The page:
Stop the violence, we will talk: Chidambaram tells Maoists
Home Minister P Chidambaram reiterated that the government was willing to initiate a dialogue with the banned Communist Party of India-Maoist provided it was willing to call a halt to the violence.india Updated: Oct 20, 2009 20:41 IST
Home Minister P Chidambaram on Tuesday reiterated that the government was willing to initiate a dialogue with the banned Communist Party of India-Maoist provided it was willing to call a halt to the violence.
The home minister was responding to a call by the Citizens' Initiative for Peace (CIP), a collective of civil right activists and academics, exhorting the government to stop its proposed offensive in parts of central India where Maoist rebels hold sway.
The CIP also called for a ceasefire and urged the left extremist groups to cease all hostilities in order to facilitate dialogue.
"The government would be willing to start a process through which the state governments concerned and the Centre can hold talks with them on any issue that concerns them and the people they claim to represent," Chidambaram said in a letter addressed to former Lok Sabha speaker, Rabi Ray, a member of the CIP.
However, Chidambaram also pointed out that the only hurdle to holding talks with the CPI-Maoist was the violence that stalks the areas in which they operate.
"I may draw your attention to the recent statements made by their leaders, especially Muppala Laxman Rao (Ganapathy) and Mallojula Koteshwar Rao (Kishenji), justifying violence and armed struggle."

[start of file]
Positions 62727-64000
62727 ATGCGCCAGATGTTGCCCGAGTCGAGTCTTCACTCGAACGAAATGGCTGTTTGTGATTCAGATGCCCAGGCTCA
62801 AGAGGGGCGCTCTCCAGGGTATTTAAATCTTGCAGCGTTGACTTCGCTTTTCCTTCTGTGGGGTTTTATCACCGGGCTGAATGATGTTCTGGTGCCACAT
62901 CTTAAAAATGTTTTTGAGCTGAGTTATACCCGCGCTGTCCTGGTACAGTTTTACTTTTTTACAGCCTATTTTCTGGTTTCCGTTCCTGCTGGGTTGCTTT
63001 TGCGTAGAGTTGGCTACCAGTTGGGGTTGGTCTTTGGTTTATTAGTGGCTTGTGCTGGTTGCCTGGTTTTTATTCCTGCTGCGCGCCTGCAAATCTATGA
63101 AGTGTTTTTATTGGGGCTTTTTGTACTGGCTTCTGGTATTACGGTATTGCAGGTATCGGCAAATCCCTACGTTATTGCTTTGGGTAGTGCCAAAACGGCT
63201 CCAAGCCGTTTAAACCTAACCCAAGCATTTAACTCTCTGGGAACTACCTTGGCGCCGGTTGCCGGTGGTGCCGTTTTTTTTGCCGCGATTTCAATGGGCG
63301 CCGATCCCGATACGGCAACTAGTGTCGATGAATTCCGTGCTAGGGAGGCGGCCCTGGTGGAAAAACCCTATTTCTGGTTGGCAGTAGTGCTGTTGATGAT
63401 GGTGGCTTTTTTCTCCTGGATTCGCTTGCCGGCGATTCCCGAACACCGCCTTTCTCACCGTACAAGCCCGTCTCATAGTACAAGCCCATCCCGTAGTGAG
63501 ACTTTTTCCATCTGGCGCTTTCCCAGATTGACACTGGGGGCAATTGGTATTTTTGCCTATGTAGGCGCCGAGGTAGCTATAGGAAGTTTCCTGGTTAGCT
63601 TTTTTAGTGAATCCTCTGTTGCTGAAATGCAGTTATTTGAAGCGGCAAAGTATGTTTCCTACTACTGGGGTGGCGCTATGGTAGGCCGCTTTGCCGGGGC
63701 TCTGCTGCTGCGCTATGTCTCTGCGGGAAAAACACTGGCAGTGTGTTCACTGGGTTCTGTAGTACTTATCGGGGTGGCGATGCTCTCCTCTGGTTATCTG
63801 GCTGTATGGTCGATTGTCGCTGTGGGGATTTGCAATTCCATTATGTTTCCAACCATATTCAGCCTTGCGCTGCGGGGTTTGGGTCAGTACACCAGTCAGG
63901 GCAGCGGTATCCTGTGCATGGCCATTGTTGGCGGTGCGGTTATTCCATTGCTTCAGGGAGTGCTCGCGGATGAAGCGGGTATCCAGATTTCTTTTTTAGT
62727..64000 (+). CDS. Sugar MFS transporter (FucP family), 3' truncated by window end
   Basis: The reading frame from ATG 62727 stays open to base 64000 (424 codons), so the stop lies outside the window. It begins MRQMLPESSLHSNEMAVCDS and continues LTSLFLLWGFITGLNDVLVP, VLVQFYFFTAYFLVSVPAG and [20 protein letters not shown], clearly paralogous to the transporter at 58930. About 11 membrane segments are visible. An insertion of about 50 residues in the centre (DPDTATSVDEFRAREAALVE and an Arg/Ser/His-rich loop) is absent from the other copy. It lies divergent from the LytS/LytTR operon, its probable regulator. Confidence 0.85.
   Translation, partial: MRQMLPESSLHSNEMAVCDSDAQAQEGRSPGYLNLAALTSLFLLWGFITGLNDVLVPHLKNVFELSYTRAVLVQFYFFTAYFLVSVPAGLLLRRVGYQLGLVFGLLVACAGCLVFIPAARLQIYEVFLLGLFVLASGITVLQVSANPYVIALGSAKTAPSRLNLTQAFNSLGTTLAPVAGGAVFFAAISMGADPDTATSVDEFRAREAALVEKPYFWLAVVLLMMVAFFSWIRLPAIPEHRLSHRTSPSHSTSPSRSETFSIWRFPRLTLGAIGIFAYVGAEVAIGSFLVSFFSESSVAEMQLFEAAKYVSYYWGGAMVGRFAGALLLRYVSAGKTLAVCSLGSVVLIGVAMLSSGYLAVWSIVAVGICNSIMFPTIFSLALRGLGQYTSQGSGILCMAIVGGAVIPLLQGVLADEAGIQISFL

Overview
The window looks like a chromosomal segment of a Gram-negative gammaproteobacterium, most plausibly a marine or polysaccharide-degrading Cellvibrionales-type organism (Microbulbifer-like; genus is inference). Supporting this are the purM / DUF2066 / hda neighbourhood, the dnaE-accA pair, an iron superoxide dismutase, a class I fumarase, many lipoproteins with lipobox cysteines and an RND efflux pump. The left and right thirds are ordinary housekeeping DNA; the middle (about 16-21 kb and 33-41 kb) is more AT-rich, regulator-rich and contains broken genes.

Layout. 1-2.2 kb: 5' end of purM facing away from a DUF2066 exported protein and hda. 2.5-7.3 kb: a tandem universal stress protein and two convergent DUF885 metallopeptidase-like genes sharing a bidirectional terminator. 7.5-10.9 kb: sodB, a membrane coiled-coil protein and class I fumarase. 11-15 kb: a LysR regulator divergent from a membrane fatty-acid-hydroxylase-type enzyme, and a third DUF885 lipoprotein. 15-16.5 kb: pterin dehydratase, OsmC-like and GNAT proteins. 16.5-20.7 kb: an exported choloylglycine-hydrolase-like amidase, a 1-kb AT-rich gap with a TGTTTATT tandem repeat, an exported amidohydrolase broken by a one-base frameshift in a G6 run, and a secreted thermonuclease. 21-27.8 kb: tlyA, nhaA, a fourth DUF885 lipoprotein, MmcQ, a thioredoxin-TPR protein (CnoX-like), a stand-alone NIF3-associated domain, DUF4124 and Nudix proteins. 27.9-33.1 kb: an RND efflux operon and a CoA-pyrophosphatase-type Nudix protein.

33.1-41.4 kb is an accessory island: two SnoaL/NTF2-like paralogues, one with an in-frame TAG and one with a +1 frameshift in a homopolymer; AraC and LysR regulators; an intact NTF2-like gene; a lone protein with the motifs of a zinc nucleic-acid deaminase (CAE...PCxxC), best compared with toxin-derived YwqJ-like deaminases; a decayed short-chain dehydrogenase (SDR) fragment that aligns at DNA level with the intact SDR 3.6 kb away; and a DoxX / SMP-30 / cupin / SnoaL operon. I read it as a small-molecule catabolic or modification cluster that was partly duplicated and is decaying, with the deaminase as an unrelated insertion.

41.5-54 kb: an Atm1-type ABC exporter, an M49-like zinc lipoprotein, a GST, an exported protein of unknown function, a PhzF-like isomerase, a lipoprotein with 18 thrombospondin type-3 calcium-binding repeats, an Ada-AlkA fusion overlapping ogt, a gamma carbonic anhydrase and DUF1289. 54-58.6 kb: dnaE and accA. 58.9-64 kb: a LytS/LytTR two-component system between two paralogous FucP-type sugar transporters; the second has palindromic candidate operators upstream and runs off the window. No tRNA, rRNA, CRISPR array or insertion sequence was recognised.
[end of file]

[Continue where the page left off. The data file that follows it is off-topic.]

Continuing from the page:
The biggest coordinated offensive planned against Maoist guerrillas, codenamed Operation Green Hunt, is expected to be launched in a big way.
Some 75,000 federal paramilitary forces along with personnel drawn from the state police are expected to carry out the offensive against the Maoists. It is likely to be launched in November, according to home ministry officials.
Six districts in the worst hit states of Chhattisgarh, Jharkhand, Orissa and Maharashtra will be the focus of the operations initially.
The home minister also pointed out that the government did not view the confrontation with the rebels as a war against them.
"The Naxalite (Maoist) leaders and cadres are Indian citizens. The poor tribals and non-tribals they mislead are also Indian citizens. No government of a civilized country will wage war against its own people," he said.
Chidambaram also said the CPI-Maoist cadres had this year alone indulged in 183 violent attacks on economic targets including railway tracks, telephone towers, power plants, mines, school buildings and panchayat bhavans.
During the two-day shutdown called by the rebels last week in Jharkhand and Bihar there were at least 21 acts of violence, said the home minister.
Meanwhile, armed Maoists killed a police sub-inspector and abducted two other police officials in a daring daylight raid on a police station in West Bengal's West Midnapore district Tuesday. The rebels also looted money from a nearby bank and left posters demanding the release of a jailed Maoist leader.
Owning responsibility for the raid, Koteswar Rao alias Kishanjee, top leader of the banned CPI-Maoist, issued a threat to kill any senior police officer of the rank of director general or inspector general if they ventured to the area.
"Yes, we conducted the raid. We killed the police officer and abducted the OC. And if the director general or any inspector general rank police officer goes there to free the OC, we will shoot them dead also," Kishanjee warned.